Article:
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novelty

[nov-uh l-tee] /ˈnɒv əl ti/
noun, plural novelties.
1.
state or quality of being novel, new, or unique; newness:
the novelty of a new job.
2.
a novel occurrence, experience, or proceeding:
His sarcastic witticisms had ceased being an entertaining novelty.
3.
an article of trade whose value is chiefly decorative, comic, or the like and whose appeal is often transitory:
a store catering to tourists who loaded up with souvenir pennants and other novelties.
adjective
4.
Textiles.
  1. (of a weave) consisting of a combination of basic weaves.
  2. (of a fabric or garment) having a pattern or design produced by a novelty weave.
  3. (of yarn) having irregularities within the fibrous structure.
5.
of or relating to novelties as articles of trade:
novelty goods; novelty items.
6.
having or displaying novelties:
novelty shop.
Origin
1350-1400
1350-1400; Middle English novelte < Middle French novelete < Late Latin novellitās newness. See novel2, -ity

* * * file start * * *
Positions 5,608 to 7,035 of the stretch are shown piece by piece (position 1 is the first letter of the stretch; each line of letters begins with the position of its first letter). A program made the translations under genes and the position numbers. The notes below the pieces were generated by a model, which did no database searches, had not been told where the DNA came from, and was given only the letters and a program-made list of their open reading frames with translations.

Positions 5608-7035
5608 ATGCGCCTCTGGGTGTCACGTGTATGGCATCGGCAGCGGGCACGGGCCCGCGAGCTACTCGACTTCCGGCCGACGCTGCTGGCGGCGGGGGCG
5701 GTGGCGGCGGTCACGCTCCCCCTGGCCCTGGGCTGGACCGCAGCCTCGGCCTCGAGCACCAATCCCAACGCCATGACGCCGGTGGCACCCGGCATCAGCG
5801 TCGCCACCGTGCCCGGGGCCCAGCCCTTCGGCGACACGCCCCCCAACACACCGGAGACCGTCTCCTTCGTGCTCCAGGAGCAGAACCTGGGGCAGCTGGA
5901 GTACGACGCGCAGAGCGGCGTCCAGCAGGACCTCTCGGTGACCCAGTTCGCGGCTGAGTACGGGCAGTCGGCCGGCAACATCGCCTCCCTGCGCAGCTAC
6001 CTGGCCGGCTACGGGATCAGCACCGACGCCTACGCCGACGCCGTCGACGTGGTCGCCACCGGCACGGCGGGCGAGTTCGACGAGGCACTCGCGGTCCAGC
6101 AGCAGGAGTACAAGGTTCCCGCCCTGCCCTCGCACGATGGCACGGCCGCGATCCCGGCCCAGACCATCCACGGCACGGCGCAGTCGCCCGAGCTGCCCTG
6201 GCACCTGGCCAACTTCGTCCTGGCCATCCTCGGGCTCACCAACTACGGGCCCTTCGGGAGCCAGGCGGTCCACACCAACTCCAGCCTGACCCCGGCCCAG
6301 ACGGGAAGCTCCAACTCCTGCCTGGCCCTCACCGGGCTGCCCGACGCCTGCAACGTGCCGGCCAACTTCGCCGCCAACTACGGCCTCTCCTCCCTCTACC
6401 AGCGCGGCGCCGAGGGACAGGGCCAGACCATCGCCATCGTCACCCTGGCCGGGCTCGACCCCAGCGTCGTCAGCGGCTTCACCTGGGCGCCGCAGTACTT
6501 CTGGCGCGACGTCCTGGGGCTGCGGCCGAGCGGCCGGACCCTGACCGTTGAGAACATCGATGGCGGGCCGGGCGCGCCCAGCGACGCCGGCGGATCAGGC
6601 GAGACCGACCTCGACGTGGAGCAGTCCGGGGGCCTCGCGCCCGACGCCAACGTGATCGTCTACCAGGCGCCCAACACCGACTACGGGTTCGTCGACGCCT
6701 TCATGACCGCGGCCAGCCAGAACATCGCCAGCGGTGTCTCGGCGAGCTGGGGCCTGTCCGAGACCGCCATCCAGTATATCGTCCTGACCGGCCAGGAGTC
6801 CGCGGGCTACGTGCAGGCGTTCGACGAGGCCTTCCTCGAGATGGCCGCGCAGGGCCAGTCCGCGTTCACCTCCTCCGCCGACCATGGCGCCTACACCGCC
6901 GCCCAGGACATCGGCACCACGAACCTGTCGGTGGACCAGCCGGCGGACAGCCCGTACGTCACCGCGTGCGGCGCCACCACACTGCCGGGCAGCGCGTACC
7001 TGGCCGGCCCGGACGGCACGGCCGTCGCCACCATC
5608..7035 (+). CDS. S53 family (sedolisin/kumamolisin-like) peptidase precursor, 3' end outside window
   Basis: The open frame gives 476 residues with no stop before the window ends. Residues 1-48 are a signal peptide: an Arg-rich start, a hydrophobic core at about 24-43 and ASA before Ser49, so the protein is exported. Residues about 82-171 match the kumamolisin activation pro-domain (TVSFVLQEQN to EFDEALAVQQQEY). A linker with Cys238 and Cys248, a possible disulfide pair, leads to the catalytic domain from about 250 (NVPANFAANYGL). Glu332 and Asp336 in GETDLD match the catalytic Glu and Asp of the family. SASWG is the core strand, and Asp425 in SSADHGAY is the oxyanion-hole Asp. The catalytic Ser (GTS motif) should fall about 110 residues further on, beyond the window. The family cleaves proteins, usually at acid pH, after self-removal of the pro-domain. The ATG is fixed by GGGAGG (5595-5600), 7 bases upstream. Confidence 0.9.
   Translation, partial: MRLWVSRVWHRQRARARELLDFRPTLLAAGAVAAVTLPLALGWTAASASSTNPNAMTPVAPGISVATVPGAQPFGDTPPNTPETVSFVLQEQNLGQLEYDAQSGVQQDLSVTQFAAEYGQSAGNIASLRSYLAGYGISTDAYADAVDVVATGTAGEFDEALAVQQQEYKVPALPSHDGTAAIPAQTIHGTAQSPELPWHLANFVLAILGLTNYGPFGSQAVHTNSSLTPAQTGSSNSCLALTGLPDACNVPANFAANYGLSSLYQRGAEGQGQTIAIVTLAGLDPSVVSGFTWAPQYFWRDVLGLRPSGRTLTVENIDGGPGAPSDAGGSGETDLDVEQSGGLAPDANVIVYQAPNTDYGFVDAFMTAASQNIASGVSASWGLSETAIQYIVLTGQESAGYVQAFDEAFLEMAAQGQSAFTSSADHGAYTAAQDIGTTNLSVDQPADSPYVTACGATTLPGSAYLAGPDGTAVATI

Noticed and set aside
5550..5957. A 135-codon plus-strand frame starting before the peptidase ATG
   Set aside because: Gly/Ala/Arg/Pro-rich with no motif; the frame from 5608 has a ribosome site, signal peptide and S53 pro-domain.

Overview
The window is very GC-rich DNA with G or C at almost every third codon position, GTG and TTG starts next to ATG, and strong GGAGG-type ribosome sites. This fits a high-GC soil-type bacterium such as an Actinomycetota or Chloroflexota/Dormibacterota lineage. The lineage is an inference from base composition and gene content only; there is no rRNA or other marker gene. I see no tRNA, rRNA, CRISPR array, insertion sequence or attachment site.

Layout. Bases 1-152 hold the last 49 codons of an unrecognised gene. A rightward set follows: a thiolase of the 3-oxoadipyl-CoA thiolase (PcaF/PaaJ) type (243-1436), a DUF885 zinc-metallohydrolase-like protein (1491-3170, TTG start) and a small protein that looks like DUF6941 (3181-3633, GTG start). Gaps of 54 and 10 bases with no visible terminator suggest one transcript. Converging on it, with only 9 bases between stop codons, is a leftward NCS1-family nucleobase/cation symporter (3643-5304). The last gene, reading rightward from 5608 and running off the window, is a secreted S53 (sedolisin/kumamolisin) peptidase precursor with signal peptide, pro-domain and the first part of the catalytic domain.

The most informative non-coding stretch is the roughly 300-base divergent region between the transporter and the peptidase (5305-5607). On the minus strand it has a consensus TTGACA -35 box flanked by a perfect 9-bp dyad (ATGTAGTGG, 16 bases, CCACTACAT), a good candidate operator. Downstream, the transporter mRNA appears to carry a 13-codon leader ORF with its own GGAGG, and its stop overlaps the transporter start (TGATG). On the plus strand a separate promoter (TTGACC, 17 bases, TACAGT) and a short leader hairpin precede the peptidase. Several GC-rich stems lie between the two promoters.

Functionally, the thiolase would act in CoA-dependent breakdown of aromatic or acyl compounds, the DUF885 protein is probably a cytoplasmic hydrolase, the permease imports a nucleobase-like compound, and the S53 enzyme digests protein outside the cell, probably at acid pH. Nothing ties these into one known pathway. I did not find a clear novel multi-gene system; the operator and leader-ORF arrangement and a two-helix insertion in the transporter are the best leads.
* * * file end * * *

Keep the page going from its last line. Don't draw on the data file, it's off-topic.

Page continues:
Dictionary.com Unabridged
Based on the Random House Dictionary, © Random House, Inc. 2014.
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Examples from the web for novelties
  • In fact, our electronic novelties are transforming the word as profoundly as the printing press did half a millennium ago.
  • But the novelties and silly entertainments are markedly different.
  • Hot-house strawberries are among the novelties of the season.
British Dictionary definitions for novelties

novelty

/ˈnɒvəltɪ/
noun (pl) -ties
1.
  1. the quality of being new and fresh and interesting
  2. (as modifier): novelty value
2.
a new or unusual experience or occurrence
3.
(often pl) a small usually cheap new toy, ornament, or trinket
Word Origin
C14: from Old French novelté; see novel²
Collins English Dictionary - Complete & Unabridged 2012 Digital Edition
© William Collins Sons & Co. Ltd. 1979, 1986 © HarperCollins
Publishers 1998, 2000, 2003, 2005, 2006, 2007, 2009, 2012
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Word Origin and History for novelties

novelty

n.

late 14c., "quality of being new," also "a new manner or fashion, an innovation; something new or unusual," from Old French noveleté "newness, innovation, change; news, new fashion" (Modern French nouveauté), from novel "new" (see novel (adj.)). Meaning "newness" is attested from late 14c.; sense of "useless but amusing object" is attested from 1901 (e.g. novelty shop, 1973).

Online Etymology Dictionary, © 2010 Douglas Harper
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12
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